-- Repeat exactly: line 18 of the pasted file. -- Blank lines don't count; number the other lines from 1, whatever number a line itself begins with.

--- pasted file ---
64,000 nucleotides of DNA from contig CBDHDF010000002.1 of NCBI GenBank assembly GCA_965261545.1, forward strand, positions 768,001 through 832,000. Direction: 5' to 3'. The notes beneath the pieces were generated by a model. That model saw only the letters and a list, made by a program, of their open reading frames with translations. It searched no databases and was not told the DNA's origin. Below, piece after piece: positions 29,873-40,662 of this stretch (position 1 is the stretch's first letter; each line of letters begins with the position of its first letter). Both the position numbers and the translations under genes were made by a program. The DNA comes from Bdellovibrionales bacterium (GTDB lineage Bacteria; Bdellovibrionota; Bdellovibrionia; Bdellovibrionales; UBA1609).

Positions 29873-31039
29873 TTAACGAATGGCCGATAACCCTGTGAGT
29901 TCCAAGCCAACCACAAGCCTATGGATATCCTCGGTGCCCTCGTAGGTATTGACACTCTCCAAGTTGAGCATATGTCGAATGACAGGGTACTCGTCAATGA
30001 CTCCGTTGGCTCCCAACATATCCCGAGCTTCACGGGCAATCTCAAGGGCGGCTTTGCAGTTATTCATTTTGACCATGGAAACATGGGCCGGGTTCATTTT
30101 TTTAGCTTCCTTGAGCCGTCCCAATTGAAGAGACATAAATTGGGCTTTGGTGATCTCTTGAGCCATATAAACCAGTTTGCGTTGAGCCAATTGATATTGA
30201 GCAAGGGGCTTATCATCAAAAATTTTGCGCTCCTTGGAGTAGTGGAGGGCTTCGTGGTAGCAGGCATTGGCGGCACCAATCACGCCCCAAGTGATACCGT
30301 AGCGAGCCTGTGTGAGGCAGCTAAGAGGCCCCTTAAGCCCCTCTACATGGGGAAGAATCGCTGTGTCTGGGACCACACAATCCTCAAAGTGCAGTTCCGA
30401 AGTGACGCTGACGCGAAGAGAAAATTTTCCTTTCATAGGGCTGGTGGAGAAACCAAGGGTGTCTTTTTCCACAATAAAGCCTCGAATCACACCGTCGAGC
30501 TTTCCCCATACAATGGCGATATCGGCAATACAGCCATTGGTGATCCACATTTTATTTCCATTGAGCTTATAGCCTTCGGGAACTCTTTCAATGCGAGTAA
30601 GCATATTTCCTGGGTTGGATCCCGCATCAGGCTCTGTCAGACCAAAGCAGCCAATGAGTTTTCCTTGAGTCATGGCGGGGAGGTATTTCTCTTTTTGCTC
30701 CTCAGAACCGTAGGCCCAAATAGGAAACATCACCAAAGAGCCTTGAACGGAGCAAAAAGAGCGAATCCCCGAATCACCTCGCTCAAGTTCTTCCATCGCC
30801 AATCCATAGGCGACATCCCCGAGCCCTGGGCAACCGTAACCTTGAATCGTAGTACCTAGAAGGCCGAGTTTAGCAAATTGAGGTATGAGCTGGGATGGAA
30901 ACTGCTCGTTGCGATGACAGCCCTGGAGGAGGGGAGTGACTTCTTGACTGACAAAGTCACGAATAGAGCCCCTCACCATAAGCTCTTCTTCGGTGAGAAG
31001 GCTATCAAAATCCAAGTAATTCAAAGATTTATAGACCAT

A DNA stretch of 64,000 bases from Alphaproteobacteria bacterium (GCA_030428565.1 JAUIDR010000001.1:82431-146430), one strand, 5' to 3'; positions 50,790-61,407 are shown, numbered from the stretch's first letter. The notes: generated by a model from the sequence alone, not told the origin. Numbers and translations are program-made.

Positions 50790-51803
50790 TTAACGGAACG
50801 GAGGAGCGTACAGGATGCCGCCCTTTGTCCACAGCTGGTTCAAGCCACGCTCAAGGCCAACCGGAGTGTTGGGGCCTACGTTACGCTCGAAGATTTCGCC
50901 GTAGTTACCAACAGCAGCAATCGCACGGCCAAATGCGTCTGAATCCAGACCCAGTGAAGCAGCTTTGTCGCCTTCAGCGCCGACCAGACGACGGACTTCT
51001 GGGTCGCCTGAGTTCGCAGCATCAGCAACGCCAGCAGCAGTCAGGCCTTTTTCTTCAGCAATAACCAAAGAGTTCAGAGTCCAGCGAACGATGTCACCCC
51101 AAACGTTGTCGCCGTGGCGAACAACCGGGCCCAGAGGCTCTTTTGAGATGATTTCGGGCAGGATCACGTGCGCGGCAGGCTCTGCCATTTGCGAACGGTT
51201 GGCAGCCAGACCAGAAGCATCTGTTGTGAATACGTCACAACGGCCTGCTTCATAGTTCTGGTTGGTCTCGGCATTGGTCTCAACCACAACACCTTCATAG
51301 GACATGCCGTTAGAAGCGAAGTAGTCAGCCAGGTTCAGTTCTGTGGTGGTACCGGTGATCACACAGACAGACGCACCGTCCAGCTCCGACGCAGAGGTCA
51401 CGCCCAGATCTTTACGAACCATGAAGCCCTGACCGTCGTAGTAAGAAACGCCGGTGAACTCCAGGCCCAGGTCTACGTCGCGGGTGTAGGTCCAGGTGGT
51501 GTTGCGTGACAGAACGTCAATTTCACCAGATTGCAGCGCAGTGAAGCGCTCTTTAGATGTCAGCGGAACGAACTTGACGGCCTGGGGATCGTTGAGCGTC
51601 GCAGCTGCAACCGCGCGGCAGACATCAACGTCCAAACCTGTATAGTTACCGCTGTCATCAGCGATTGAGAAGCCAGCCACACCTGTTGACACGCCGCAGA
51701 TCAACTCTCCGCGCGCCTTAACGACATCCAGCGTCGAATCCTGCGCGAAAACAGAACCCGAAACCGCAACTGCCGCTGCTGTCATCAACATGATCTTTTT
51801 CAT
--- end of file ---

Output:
50790 TTAACGGAACG